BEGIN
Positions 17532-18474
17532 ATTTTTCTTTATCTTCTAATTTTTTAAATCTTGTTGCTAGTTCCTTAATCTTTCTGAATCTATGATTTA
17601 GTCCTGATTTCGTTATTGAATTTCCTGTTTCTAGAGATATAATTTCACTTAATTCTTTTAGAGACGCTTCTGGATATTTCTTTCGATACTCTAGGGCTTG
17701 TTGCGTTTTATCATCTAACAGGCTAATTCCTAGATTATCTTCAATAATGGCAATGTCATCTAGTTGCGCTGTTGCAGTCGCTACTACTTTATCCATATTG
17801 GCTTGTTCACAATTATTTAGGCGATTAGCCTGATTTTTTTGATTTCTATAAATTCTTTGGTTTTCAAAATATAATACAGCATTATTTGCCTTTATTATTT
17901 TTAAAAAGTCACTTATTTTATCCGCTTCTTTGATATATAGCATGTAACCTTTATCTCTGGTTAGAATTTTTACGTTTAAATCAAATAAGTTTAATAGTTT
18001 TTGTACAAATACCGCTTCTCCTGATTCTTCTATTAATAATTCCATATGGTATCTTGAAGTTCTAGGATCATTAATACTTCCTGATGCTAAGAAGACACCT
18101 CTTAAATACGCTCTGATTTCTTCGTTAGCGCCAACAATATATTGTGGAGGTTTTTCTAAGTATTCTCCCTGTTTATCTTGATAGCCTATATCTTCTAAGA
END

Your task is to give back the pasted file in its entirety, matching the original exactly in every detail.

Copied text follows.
Positions 17532-18474
17532 ATTTTTCTTTATCTTCTAATTTTTTAAATCTTGTTGCTAGTTCCTTAATCTTTCTGAATCTATGATTTA
17601 GTCCTGATTTCGTTATTGAATTTCCTGTTTCTAGAGATATAATTTCACTTAATTCTTTTAGAGACGCTTCTGGATATTTCTTTCGATACTCTAGGGCTTG
17701 TTGCGTTTTATCATCTAACAGGCTAATTCCTAGATTATCTTCAATAATGGCAATGTCATCTAGTTGCGCTGTTGCAGTCGCTACTACTTTATCCATATTG
17801 GCTTGTTCACAATTATTTAGGCGATTAGCCTGATTTTTTTGATTTCTATAAATTCTTTGGTTTTCAAAATATAATACAGCATTATTTGCCTTTATTATTT
17901 TTAAAAAGTCACTTATTTTATCCGCTTCTTTGATATATAGCATGTAACCTTTATCTCTGGTTAGAATTTTTACGTTTAAATCAAATAAGTTTAATAGTTT
18001 TTGTACAAATACCGCTTCTCCTGATTCTTCTATTAATAATTCCATATGGTATCTTGAAGTTCTAGGATCATTAATACTTCCTGATGCTAAGAAGACACCT
18101 CTTAAATACGCTCTGATTTCTTCGTTAGCGCCAACAATATATTGTGGAGGTTTTTCTAAGTATTCTCCCTGTTTATCTTGATAGCCTATATCTTCTAAGA